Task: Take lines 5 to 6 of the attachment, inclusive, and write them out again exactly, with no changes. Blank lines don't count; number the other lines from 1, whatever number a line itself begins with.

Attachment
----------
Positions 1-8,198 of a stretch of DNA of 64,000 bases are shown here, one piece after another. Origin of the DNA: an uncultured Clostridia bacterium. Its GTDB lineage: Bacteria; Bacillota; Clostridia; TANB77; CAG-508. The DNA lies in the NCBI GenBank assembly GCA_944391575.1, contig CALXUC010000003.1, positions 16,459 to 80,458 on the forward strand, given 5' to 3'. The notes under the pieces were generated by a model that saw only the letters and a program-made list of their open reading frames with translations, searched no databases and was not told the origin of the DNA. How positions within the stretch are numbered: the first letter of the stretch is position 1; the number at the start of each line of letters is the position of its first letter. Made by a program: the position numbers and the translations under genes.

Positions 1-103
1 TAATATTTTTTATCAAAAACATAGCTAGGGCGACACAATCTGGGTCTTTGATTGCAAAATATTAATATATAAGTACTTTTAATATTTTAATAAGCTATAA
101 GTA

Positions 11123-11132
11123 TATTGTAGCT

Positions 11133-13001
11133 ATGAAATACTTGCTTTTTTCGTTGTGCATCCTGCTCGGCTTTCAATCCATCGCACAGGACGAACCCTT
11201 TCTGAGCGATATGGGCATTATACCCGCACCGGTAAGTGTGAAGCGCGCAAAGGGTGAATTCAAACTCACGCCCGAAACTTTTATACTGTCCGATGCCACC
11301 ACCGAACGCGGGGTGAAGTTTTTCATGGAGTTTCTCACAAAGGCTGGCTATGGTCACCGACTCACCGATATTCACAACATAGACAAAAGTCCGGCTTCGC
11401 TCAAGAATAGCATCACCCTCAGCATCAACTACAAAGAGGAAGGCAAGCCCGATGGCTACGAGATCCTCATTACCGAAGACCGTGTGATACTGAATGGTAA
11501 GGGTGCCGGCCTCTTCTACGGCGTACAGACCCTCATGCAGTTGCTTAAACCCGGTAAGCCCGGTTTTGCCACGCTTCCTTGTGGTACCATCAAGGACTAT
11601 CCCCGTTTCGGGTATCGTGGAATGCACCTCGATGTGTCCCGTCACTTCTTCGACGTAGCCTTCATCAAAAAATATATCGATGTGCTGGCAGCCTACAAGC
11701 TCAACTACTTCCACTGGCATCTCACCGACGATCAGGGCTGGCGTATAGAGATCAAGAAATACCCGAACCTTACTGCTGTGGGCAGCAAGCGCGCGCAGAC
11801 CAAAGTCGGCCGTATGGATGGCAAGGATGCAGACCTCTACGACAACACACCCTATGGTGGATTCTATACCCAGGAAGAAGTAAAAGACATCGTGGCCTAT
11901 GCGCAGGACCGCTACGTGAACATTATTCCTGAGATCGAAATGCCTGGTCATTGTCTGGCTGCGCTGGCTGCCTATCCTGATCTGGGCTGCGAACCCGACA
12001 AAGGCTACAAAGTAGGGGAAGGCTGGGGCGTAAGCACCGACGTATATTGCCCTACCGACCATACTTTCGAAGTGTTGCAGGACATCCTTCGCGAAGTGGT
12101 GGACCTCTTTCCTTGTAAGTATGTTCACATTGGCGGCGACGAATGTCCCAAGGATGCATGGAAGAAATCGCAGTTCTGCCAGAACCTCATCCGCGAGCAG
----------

Positions 11123-11132
11123 TATTGTAGCT